A kite crashes when one of the banks dishonors checks drawn on it and returns them to the other banks involved in the kite. Clark, supra. Usually, such a dishonor occurs when one bank suspects a kite. Id. However, an individual bank may have trouble detecting a check kiting scheme. "Until one has devoted a substantial amount of time examining not only one's own account, but accounts at other banks, it may be impossible to know whether the customer is engaged in a legitimate movement of funds or illegitimate kiting." James J. White & Robert S. Summers, Uniform Commercial Code § 17-1 (3d ed. 1988 & Supp. 1994). But each bank is usually able to monitor only its own account, and "there is no certain test that distinguishes one who writes many checks on low balances from a check kiter." White & Summers, supra, § 17-2. Even if a bank suspects a kite, it might decide not to take any action for a number of reasons. First, it may be liable to its customer for wrongfully dishonoring checks. § 4-202. Second, if it reports that a kite is operating and turns out to be wrong, it could find itself defending a defamation suit. White & Summers, supra, § 17-1 (Supp. 1994). Finally, if it errs in returning checks or reporting a kite, it may risk angering a large customer. Id.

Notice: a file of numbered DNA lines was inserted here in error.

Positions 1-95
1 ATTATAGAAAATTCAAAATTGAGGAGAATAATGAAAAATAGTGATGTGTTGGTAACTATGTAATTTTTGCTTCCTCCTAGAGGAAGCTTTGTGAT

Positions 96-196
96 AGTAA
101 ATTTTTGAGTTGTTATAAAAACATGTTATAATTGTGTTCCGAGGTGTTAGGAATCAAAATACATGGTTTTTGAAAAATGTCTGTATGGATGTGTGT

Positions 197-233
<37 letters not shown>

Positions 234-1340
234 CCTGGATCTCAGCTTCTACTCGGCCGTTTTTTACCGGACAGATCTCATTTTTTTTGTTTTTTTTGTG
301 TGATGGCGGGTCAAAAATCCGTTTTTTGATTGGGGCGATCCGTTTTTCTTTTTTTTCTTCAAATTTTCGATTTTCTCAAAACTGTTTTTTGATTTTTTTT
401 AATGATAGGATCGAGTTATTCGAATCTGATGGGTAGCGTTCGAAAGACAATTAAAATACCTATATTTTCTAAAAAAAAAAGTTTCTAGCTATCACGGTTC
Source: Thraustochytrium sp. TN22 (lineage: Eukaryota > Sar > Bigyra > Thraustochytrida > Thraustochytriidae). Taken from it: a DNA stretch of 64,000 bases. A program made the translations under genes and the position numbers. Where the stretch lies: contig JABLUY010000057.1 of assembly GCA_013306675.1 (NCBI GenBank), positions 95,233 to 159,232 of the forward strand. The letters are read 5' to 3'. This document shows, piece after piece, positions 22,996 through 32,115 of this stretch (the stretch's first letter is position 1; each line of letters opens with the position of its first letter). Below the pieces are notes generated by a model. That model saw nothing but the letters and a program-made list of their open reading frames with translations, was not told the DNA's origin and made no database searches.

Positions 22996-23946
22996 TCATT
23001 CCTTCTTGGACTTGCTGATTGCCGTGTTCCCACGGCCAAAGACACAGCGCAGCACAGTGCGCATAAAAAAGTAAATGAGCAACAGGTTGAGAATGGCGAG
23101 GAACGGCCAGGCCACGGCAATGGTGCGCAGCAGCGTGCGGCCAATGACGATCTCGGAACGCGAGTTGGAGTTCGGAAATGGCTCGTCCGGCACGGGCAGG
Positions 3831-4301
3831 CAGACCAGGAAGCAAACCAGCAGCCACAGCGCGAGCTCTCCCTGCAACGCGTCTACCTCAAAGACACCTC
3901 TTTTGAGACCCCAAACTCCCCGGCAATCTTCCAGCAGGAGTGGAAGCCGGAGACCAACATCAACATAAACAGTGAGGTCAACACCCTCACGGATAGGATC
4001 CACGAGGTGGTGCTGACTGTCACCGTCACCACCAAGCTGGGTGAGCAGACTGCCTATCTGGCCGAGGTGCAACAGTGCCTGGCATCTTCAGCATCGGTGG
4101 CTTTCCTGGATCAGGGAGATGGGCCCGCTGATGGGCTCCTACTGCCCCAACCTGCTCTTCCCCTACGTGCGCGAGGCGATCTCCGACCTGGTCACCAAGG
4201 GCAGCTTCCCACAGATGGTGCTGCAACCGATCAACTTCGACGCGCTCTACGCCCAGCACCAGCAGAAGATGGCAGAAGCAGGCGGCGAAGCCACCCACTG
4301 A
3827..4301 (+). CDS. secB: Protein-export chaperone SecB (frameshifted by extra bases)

FACTS

 This case involves the fallout of a collapsed check kite. Two of the banks involved, First National Bank in Harvey ("First National") and Colonial Bank ("Colonial") are the parties to this litigation. The Federal Reserve Bank of Chicago (the "Reserve Bank"), through whose clearinghouse the relevant checks were processed, is also a party.